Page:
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Loading Up Donkeys at Adams Pack Station

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Loading Up Donkeys at Adams Pack Station

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Loading Up Donkeys at Adams Pack Station

Loading Up Donkeys at Adams Pack Station

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  • <iframe src="" width="100%" height="290" frameborder="0" scrolling="no" title="NPR embedded audio player">
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Adams Pack Station is the only full-time, year-round donkey-packing station in Southern California, carrying supplies to and from rustic cabins inside the Angeles National Forest. The station recently changed hands, and people who rely on the service have been eager to get the donkeys moving again.


This is DAY TO DAY from NPR News. I'm Madeleine Brand.


And I'm Alex Chadwick. And here's one for listeners who complain that DAY TO DAY sometimes is a hee-haw kind of show.

You know, Los Angeles is a city of cars. We get in one to drive two blocks to get a gallon of milk. But two miles, or a few miles, north of the city, lie the rugged mountains of the Angeles National Forest. And there, you will find the only full-time, year-round donkey pack station in all of southern California.

The Adams Pack Station has just changed hands. It's gearing up for an official re-opening.

Skye Rohde reports.

SKYE ROHDE reporting:

There's stillness at Chantry Flats, that seeps into you. It eases out the tension and separates life up there, from the smog and traffic, just a 10-minute drive away.

But the siren call of Adams Pack Station is a constant.

(Soundbite of animals)

ROHDE: The pack station has operated for 70 years up here. The work hasn't really changed. Haul gear on donkey's backs in and out of a nearby canyon for the people who own the 81 rustic cabins there. Call down the mountain for help when there's trouble. Patrol the trails. Keep the porch store open, so cabin owners and hikers can buy essentials, like bug spray and bottled water.

Ms. LILA ADAMS (Former Pack Station Owner): They come over and get a Coke or an ice cream bar or something. Those were my everyday highlights.

ROHDE: Lila Adams moved to the pack station after she married it's owner, Bill Adams, in 1953. But just six months after their wedding, the couple faced their first major challenge.

Ms. ADAMS: We were married in June and on December 27th, two days after Christmas, our first Christmas there together, we had this great big fire, and about 32 cabins burned to the ground. And in January, we had the rain took away the trails and the road. The road washed away completely at certain spots.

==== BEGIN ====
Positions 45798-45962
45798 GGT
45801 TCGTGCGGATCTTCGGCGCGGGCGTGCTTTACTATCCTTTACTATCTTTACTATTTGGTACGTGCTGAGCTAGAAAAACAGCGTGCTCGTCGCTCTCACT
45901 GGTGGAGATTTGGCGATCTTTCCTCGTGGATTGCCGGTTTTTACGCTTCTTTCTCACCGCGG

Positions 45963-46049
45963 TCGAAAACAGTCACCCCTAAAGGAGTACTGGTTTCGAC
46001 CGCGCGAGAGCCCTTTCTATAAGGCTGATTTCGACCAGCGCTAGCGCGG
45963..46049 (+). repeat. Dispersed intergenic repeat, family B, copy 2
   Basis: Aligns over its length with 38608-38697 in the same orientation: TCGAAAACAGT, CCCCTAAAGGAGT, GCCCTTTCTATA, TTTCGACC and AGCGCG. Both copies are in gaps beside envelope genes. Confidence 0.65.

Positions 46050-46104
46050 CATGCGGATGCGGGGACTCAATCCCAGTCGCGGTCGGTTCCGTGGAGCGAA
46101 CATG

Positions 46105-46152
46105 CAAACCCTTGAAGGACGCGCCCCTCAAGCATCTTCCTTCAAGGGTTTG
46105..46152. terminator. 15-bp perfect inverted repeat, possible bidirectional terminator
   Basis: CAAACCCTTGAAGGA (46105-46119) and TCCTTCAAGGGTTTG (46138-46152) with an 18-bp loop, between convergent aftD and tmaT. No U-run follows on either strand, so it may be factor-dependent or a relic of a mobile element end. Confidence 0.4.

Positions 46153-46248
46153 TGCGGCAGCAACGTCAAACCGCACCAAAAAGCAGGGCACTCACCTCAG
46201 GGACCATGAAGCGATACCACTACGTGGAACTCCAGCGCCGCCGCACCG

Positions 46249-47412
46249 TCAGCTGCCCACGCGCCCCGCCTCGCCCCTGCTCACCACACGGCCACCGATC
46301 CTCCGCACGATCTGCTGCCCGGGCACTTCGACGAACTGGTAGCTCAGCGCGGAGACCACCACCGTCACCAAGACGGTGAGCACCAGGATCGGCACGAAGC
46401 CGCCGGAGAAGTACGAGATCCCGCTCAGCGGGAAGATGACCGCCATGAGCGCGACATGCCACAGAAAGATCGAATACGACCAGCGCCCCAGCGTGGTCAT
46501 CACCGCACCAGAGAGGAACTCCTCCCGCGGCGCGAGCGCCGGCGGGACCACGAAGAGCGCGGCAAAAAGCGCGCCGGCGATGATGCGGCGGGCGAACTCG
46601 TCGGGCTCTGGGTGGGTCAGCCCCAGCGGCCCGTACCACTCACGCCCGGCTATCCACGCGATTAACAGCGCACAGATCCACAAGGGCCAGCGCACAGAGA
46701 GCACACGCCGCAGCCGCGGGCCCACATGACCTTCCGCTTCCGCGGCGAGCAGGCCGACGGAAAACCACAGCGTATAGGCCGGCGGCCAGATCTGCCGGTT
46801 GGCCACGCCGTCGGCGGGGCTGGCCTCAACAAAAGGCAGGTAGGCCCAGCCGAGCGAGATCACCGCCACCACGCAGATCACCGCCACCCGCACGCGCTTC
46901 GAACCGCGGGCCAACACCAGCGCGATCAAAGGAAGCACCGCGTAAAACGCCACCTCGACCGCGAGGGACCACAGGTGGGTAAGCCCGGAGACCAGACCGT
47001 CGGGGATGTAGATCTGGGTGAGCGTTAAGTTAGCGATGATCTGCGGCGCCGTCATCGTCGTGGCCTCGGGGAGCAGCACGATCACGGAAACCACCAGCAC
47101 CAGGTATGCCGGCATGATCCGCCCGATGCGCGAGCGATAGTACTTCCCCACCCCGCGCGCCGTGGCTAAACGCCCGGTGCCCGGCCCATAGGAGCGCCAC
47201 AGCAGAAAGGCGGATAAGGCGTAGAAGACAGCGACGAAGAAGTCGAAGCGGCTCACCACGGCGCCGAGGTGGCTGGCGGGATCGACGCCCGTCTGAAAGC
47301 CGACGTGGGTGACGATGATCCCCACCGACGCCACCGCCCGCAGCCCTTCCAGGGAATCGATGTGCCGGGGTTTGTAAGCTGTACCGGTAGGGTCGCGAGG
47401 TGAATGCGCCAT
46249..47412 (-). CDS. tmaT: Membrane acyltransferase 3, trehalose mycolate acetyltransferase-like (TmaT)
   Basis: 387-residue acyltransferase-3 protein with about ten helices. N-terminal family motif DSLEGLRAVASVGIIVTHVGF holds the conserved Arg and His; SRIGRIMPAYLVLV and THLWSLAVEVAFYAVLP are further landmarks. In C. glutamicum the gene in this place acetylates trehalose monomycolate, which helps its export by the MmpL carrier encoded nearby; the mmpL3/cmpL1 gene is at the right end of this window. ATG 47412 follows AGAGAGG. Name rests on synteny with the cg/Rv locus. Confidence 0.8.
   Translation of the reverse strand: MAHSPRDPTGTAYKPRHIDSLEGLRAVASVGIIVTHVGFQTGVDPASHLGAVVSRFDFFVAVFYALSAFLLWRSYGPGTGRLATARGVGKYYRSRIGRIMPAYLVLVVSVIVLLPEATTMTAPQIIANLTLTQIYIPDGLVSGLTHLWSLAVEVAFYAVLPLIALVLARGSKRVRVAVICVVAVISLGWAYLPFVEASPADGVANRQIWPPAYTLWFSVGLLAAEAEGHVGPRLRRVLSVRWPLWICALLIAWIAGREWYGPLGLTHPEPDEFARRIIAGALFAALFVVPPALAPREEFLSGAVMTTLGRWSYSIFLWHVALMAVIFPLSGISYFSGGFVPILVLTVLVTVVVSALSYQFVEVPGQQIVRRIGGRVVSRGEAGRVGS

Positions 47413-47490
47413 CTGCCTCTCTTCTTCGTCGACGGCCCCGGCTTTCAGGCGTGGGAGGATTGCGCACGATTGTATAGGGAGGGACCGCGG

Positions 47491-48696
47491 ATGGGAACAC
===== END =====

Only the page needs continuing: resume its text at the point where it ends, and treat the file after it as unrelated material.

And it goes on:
ROHDE: It's a lesson learned, over and over again, by subsequent owners of the pack station. This area is at the mercy of nature.

Kim Kelly owned the pack station, from 2000 until earlier this year.

Ms. KIM KELLY (Former Pack Station Owner): One of the things that was so attractive about this was, I grew up riding horses and always wanted my own animals. And you know, it's a piece of history. It just like had so much going for it. My own business. Where else could you get that in LA for - when I bought it, it was $160,000.

ROHDE: A hundred years ago, there were five different camps in Big Santa Anita Canyon, with restaurants, dance halls, and hunting lodges.

After World War II, the hiking fad and the crowds, thinned out. Gradually, the camps burned or fell apart. Now, only Sturtevant's camp is left, along with 81 cabins.

There's still no electricity, no running water, no plumbing. It's more a weekend escape than a full time home, for any of the cabin owners.

One day in late March, Kim Kelly went to cabin 40 to pack out the resident's weekend trash and gear. It was one of Kelly's last packing trips with her favorite donkey, Bonnie, and Bonnie's two month old foal, Lambchop.

Ms. KELLY: The first rule is - always check the cinch. Tighten it up as tight as it will go.

ROHDE: It was a typical load. Propane tank, trash, bottles to be recycled. Out and back was no more than two miles. At the pack station, Kelly weighed the load using an old fashioned scale.

Kelly had hoped to create an artist's colony of sorts at Chantry Flats. But as the single mother of three boys, she found running the pack station simply too much for one person.

Things got even tougher a couple of years ago, when mudslides closed sections of the road and it became impassable. At one point, Kelly worked four jobs down the mountain, so she could feed the donkeys.

Finally, she had to sell. Cabin owner Deb Burgess made Kelly an offer. Now Deb Burgess runs the place with her mother, Sue. So far, it hasn't been easy.

Ms. DEB BURGESS (Current Pack Station Owner): We've had way too many challenges. Probably the biggest is, you know, we started out with Greg. Have him going over the side...

ROHDE: Just after the sale was finalized, their ranch hand lost control of his truck on the road to Chantry Flats and fell 150 feet. He's still recovering.

Shortly after that, a string of pack animals fell 80 feet down a ravine from a narrow trail and had to be helped by the Sierra Madre Search and Rescue

Unidentified Woman: Kind of a rule of thumb, what we've come up with is that any of us will not pack by ourselves, and I think you need one person for every two to three animals, and then that way that gives you plenty of support.

ROHDE: Support, community. It's what Lila Adams misses most about her decades at the pack station. It's what kept Kim Kelley going through years of road closures, and it's what Deb and Sue Burgess hope they can maintain through the café they want to open at Chantry Flats. Maybe it all happens, if nature cooperates. For now, the Burgesses are focusing on last-minute preparations for the pack station's official re-dedication tomorrow. For NPR News, I'm Skye Rohde.

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